ADHD learning disability
ADHD isn't a learning disability because it doesn't affect a person's ability to learn a specific skill set like reading, writing, or math. However, some symptoms of ADHD, such as trouble concentrating, can make learning difficult.
Learning Disabilities and ADHD
Learning necessitates the use of the brain's executive functions, specifically the capacity to concentrate, pay attention, engage in a task, and employ working memory. We know that ADHD has an impact on the brain's executive functioning. In reality, according to Dr. Barkley, the correct designation for ADHD is "Developmental Disorder of Executive Functioning."
Many persons with ADHD suffer with learning and schoolwork as a result of executive function issues, but they do not have enough of an impairment to be classified with a learning disability.
When a person has ADHD and LD, it means that they have a general impairment of executive processes as well as impairments in the specific skills required for reading, writing, and math.
Learning disabilities are frequently discovered in school as a result of academic difficulties. Their impact, however, extends beyond the classroom. They can have a negative impact on family connections, as well as life at home and at work.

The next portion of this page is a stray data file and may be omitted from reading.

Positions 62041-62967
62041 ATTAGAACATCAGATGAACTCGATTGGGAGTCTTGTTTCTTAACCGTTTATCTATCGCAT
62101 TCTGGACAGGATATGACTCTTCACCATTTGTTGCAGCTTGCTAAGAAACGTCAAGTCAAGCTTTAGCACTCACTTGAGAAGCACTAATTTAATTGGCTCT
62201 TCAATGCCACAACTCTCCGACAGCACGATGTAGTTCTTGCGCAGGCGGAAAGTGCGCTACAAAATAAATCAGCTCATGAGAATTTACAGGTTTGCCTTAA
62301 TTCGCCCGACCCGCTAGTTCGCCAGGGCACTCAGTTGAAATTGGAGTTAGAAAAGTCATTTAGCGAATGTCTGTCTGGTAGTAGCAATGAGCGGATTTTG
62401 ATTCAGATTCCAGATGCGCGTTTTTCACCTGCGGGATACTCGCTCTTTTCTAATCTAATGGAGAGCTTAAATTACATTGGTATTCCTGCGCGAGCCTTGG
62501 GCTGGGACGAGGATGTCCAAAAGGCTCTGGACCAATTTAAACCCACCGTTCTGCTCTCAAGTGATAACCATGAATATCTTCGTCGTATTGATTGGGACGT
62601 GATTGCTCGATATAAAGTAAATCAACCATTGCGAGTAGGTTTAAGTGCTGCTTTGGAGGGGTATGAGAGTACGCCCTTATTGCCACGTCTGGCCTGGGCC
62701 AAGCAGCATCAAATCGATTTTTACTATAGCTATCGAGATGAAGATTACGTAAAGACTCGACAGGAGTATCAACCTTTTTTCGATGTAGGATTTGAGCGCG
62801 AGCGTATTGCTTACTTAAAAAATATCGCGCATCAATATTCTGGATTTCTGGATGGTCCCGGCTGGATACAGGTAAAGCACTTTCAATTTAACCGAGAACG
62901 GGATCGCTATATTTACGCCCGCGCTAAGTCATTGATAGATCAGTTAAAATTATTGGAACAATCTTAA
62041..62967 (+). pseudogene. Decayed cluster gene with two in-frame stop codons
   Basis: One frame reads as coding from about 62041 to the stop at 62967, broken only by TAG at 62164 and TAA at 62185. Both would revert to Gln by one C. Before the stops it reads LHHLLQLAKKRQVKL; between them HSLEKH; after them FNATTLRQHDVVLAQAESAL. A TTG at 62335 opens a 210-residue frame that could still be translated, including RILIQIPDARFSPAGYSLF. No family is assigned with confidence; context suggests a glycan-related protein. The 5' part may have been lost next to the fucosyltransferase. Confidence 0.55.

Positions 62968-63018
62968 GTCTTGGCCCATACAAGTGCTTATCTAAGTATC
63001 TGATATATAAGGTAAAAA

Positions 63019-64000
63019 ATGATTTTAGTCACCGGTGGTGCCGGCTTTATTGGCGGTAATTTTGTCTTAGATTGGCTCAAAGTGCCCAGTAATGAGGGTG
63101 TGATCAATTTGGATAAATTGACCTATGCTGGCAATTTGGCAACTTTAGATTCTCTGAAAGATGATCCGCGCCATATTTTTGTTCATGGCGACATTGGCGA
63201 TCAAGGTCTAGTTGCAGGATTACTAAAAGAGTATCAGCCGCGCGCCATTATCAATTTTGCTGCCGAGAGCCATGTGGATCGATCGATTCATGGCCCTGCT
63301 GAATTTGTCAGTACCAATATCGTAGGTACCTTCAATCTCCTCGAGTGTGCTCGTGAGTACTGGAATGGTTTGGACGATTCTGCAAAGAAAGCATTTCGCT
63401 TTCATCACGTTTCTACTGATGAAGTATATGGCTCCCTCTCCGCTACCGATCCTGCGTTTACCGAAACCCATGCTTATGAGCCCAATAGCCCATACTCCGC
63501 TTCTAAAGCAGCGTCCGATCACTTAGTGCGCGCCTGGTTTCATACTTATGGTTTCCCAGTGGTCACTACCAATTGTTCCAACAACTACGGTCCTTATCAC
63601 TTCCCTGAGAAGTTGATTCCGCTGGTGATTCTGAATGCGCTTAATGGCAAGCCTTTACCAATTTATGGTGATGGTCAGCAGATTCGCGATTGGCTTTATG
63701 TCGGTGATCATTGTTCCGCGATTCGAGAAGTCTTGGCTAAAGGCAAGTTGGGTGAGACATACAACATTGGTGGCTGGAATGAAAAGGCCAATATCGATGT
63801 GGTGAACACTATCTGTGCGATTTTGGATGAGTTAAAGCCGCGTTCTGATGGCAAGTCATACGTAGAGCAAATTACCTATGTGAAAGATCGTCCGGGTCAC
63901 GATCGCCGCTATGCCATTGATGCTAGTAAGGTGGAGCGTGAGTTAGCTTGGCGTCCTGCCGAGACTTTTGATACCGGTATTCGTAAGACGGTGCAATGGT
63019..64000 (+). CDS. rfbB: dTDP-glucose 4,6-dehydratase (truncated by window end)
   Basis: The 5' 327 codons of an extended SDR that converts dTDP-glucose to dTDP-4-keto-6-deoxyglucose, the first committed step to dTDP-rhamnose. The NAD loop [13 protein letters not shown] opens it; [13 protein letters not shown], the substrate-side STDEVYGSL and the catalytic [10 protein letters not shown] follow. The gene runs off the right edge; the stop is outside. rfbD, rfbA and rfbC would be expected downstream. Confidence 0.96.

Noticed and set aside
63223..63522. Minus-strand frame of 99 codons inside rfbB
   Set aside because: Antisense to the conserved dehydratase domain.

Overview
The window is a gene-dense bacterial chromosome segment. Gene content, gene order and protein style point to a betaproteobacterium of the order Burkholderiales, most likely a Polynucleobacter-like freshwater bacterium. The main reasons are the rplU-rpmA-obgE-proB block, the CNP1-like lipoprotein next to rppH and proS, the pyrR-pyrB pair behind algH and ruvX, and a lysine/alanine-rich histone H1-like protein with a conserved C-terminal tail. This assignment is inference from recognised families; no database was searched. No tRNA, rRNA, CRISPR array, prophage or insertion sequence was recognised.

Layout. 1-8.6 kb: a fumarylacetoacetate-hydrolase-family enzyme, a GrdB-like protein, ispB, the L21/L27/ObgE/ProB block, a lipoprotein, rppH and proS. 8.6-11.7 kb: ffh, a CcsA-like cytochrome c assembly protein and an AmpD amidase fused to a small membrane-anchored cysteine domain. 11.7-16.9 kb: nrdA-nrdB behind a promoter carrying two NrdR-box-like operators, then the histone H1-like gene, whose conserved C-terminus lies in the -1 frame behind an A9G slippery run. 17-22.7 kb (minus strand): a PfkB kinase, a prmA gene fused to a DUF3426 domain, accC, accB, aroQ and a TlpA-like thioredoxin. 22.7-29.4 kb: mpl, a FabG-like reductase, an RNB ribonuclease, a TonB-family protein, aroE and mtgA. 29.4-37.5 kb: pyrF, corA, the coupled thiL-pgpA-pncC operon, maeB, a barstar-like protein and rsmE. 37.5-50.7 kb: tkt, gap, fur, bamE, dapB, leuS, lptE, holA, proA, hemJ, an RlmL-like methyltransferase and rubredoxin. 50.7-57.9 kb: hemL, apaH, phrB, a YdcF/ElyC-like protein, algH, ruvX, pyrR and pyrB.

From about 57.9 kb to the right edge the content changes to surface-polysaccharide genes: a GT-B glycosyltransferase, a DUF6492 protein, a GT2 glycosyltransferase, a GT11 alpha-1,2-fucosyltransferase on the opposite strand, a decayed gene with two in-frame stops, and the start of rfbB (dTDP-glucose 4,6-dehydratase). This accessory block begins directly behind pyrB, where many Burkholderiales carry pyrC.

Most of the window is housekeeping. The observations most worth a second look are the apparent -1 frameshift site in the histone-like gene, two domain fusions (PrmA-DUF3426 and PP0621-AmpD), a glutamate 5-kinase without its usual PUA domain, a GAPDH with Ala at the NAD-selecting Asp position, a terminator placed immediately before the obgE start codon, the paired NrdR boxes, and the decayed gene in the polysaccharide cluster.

Learning difficulties also have an impact on a child's self-esteem. There is a widespread belief that smart people perform well in school. For someone with an LD and ADHD, however, this is not always the case. A learning disability occurs when a student has difficulty learning and demonstrating their information in the traditional manner.
Furthermore, students with ADHD struggle to comply to the ideal behavior expected in schools, such as sitting quietly for lengthy periods of time and paying attention without acting impulsively or daydreaming. A student learns that they are unable to do things that other students appear to be able to complete with ease. They may feel alone and out of place.
When a person has more than one condition, it might be difficult to distinguish between the two since they can overlap. It's easy to blame all of your problems on ADHD if you've already been diagnosed. Learning disorders, like ADHD, exhibit themselves differently in each person, making diagnosis more difficult—there is no definitive checklist.
Learning impairments, like ADHD, have a substantial hereditary component.
If you or your partner has a learning disability, your children may as well.